— 2018, diagnosed in June with DCIS, a very early form of breast cancer.
It means a lot that some of you keep reading and commenting, year after year.
It’s heartening to know my words are of value beyond the monetary price put on them for my paid assignments.
Thanks to Twitter, I also met up in Berlin with Jens Notroff, an archeologist who works on Gobekli Tepe, a 12,000 year-old Neolithic site in Turkey and Dorothée Lefering, a travel blogger whose post about Rovinj, Croatia impelled me to stay there for a glorious week last July. I’d never even heard of it before!
We all met for lunch at Pauly Saal (a trendy restaurant) in Berlin last July, thanks to “meeting” them regularly through several weekly Twitterchats focused on travel — and Jens and I bonded for certain after trading the lyrics to the Rocky Horror Picture Show.
Now, thanks to Insta, I’m reviving my photography skills; I began my journalism career as a teenager selling three cover photos to a Toronto magazine, then sold to Time, The New York Times, Washington Post and more.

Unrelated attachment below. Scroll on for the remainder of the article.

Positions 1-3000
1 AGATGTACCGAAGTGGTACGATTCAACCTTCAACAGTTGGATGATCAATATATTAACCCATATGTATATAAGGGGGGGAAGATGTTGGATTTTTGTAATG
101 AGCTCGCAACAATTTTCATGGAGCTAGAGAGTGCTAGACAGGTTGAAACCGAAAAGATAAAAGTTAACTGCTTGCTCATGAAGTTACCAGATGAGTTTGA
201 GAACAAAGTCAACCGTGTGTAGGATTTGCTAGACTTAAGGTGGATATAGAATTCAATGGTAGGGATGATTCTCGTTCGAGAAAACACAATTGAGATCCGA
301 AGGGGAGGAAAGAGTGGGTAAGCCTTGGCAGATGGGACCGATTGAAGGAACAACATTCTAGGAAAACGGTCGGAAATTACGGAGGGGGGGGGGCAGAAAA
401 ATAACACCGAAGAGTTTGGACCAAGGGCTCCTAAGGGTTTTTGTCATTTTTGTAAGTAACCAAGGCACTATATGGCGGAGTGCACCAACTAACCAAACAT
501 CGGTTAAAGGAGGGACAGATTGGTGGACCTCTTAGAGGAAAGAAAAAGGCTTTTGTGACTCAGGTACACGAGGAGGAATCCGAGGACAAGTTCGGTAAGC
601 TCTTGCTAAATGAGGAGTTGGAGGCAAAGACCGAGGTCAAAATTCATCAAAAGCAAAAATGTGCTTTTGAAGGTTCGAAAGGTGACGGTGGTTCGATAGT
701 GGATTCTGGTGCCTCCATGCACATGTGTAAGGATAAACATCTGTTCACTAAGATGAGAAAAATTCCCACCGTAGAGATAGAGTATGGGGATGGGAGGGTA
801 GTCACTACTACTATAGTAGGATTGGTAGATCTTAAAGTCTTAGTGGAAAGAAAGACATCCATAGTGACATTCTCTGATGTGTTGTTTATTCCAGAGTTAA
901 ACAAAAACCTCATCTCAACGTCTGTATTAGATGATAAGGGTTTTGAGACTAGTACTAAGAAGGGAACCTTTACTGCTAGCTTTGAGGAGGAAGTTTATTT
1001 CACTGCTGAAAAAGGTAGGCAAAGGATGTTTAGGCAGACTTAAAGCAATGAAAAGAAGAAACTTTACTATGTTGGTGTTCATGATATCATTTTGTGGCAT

I love how my Smartphone has made me hyper-aware of my surroundings once more. The glossy perfection and waayyyyyyy too many selfies of Instagram don’t appeal to me, but I’m loving the global reach it offers.
I also spend a lot of time on Facebook participating in online-only women’s writing groups, where we find friendship, freelance work, staff jobs, mentoring and moral support. At worst, it can get ugly and weird, but at best it’s my daily water cooler, as someone who works alone at home in the boring suburbs of New York.
(It costs me $25+ in train and subway fare into New York City to meet people face to face, so social media offers us all an easy and affordable option.)
But I also plan play dates — this week an Oscar-viewing night with a neighbor, lunch here with an editor, a Canadian consulate event at the Tenement Museum in New York City, and meeting friends for dinner in Harlem at Red Rooster.
My weekends are also filled with in-person social activities from now through mid-April, so I don’t feel isolated and lonely, which social media can create online interaction is all you do.
Facebook was also useful recently in a highly unusual way — with a local woman reporting to our town in real time that a woman had been shot in an apartment complex nearby, that the shooter was on the loose (!) and that’s why we heard police helicopters overheard for hours.
(She died and he was captured in New York City at the bus station.)